I am regularly asked if I can help people to reduce or to eliminate their accents, to help them to sound like a British English native speaker. But, the question I would ask in return is; what kind of British? After all, by some estimates, there are over 50 main accent types within the British Isles, and hundreds of clearly identifiable variations within those types. So, take your pick! Also, keep in mind George Bernard Shaw’s contention in the preface to Pygmalion that; ‘It is impossible for an Englishman to open his mouth without making some other Englishman hate or despise him’!! Though he wrote this in 1912, it is still substantively true and that’s without getting into how the other nationalities of the United Kingdom feel! In my case, my accent is classified as Received Pronunciation or Standard British English and this is often thought of by non-native speakers as the accent they most associate with the British and to which they aspire. But, this kind of pronunciation is really only used by approximately 2% of the population, is not aspired to within the United Kingdom in anything like the way it was in the past (if at all), in fact, is often perceived negatively,  it is also  in many respects very different to the Received Pronunciation of even just 20 or 30 years ago. Increasingly, due regard and value are being given to regional accents. Now, before you think I am shooting myself in the foot by highlighting this, possibly undermining my own accent and the only one that I can teach, I don`t mean to at all. I believe strongly in the value and the validity of all accents.

For this reason, I will always try to steer people away from the desire to eliminate their own accents. Even were it a wholly achievable goal I, for one, do not support the idea that it is a particularly desirable one. Accents are beautiful things, they are an essential part of who we are, they reflect us and our stories, our background, and our roots and they most certainly don’t have to be any barrier to being easily understood.

Where the problem normally lies is not in accent itself, but in the pronunciation of individual sounds and in intonation. And, it is in these two areas that you certainly can make improvements. A good first step is to make yourself aware of what the main English pronunciation problems experienced by speakers of your native language (L1) are. This can easily be done by Googling that question ‘main English pronunciation problems for L1 speakers’, you will find plenty of information helping you to identify the problems most relevant to you and the sounds which do not exist in your L1. You will then know where you need to focus most attention. You should then try to learn the sounds of the English language, and you can find an interactive phonetic chart here http://www.stuff.co.uk/calcul_nd.htm Then begin to practice producing these sounds yourself and recording yourself is a useful way to do this.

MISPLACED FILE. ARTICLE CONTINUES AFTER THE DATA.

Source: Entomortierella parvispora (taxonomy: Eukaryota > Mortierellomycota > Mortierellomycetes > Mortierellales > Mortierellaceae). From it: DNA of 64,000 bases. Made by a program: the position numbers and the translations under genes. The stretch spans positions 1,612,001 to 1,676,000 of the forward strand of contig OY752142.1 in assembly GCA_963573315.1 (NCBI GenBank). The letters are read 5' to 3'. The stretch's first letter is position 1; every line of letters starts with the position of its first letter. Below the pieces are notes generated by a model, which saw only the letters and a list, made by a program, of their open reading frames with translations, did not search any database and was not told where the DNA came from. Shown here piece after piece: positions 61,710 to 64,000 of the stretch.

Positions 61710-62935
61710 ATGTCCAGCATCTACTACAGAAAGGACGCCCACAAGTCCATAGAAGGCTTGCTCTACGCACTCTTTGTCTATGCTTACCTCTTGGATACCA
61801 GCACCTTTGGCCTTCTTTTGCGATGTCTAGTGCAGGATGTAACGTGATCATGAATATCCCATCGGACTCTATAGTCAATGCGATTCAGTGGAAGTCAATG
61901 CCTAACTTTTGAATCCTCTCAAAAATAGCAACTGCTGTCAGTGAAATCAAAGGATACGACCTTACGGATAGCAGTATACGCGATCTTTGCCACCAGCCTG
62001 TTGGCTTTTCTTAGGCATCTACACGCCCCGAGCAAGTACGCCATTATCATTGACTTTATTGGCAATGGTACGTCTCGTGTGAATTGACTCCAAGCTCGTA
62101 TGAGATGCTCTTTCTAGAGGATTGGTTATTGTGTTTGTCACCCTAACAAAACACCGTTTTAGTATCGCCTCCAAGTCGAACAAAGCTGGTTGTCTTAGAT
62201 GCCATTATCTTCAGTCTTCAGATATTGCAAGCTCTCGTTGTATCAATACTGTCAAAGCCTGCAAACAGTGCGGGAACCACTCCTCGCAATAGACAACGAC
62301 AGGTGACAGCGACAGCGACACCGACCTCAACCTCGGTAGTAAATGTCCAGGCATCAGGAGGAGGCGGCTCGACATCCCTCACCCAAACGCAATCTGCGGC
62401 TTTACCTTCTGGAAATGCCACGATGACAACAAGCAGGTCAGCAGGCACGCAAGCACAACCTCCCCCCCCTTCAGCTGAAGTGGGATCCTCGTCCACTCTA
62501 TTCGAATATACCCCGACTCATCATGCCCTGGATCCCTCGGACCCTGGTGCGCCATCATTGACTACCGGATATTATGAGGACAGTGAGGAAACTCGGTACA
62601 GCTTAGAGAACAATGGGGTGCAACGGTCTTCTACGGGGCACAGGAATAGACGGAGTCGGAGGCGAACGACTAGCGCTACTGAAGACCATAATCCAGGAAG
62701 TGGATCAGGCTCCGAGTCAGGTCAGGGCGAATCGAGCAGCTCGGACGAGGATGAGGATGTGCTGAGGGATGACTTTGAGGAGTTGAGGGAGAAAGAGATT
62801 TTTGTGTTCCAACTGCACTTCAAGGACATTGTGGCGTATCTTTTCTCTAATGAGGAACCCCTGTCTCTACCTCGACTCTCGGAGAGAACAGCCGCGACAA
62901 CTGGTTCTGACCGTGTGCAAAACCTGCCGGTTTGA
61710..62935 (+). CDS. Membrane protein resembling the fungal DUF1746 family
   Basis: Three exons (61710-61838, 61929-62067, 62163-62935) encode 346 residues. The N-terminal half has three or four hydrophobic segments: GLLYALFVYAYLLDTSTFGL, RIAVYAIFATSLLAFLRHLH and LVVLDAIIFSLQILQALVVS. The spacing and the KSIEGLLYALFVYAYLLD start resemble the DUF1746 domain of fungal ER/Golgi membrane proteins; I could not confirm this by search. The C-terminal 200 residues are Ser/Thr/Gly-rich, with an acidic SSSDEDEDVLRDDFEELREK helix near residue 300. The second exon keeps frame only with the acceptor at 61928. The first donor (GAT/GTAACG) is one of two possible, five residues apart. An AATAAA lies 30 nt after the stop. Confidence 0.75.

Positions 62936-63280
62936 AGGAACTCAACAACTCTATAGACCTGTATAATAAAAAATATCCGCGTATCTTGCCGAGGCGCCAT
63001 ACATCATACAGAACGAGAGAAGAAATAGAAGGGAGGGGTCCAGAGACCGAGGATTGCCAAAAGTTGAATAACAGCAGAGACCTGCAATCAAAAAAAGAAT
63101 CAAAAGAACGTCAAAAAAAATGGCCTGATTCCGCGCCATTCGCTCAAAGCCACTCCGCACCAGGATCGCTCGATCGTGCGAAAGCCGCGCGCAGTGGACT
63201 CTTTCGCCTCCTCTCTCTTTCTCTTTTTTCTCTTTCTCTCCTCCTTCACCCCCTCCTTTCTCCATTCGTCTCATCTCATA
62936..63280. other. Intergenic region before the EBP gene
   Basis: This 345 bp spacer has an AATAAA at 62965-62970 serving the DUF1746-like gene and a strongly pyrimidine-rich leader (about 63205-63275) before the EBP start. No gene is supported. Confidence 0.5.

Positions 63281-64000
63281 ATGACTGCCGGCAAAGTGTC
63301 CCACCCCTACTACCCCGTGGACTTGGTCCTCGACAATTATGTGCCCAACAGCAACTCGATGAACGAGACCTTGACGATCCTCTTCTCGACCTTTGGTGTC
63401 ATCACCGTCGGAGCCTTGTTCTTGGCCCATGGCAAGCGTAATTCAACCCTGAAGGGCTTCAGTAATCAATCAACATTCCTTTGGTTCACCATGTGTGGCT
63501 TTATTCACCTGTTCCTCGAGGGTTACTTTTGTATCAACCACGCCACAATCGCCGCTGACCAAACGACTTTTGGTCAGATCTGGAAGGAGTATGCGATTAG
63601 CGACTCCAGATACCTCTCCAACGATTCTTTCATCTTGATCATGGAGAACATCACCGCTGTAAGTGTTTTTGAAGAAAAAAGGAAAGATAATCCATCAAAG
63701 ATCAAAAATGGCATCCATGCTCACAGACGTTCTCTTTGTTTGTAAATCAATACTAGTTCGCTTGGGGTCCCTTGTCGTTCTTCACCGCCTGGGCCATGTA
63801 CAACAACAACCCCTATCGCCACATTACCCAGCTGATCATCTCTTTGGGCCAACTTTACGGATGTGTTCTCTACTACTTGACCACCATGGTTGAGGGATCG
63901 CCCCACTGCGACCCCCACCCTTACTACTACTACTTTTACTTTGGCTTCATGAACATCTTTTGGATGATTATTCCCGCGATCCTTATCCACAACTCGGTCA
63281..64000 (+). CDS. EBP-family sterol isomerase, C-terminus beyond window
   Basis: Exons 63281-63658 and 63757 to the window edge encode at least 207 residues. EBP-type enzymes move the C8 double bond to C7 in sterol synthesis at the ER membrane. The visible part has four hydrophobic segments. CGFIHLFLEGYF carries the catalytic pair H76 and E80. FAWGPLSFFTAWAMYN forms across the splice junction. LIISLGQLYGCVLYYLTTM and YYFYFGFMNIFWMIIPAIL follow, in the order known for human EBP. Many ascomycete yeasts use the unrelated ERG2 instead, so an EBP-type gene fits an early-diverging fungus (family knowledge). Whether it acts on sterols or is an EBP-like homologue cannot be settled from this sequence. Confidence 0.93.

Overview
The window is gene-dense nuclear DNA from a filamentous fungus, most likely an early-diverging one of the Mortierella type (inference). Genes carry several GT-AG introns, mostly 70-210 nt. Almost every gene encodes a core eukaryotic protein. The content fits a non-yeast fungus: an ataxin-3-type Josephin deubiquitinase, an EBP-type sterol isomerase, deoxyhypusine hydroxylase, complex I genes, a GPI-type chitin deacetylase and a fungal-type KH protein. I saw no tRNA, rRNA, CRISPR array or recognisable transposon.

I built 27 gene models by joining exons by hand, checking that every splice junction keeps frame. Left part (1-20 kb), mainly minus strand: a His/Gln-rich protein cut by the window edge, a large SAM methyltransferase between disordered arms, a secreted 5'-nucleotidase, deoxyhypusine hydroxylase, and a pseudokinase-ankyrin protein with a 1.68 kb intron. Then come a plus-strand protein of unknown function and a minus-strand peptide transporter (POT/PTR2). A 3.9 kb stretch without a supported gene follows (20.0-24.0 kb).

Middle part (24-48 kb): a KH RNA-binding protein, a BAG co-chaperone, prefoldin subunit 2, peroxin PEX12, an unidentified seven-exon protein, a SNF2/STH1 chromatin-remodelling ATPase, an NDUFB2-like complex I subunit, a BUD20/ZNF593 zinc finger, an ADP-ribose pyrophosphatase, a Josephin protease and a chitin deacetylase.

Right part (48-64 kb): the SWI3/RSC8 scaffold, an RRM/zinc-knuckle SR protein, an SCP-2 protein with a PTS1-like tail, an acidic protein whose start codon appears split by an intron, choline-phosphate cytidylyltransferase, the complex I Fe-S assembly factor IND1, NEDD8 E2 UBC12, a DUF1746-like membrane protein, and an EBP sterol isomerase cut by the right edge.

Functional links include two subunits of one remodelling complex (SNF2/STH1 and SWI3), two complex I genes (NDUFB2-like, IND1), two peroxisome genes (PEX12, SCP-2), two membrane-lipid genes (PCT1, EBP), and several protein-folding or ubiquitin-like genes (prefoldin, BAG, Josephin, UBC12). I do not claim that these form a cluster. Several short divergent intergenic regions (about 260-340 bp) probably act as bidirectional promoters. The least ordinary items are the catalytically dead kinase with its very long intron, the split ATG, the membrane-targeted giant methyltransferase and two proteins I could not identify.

The next step is to train your ear to hear those different sounds. Importantly, you also need to be thinking in terms of where the stress goes in particular words. English is a ‘stress-timed’ language as opposed to a ‘syllable-timed’ language, this means that the length of a syllable in English can vary, unlike a syllable-timed language where the length of each syllable is approximately the same. This site gives useful information on this and helps explain its importance (as well as other useful resources) http://rachelsenglish.com/english-stress-timed-language/ and this site is a brilliant resource giving you examples of the pronunciation of individual words, in context, in UK, US and AUS English http://youglish.com/

Once you’ve made yourself aware of the different sounds and stresses, begun training your ear to actively notice these things and started giving yourself as many opportunities to listen to natural English speech you need to be getting feedback on your own pronunciation. Having a teacher or native speaker friend is obviously a great way of getting that, but if you don’t this site is an excellent place to get feedback through audio file sharing with native speakers https://rhinospike.com/

Finally, I would urge anyone worrying about their accent or wanting to ‘sound like a native speaker’ not to! Your accent is an integral part of you, of who you are and it is not that which you should be spending unnecessary energy on eliminating. It is the clarity of your pronunciation and the appropriateness of your intonation which are a marker of fluency.

Here are a few more links to some other sites you might also find helpful:



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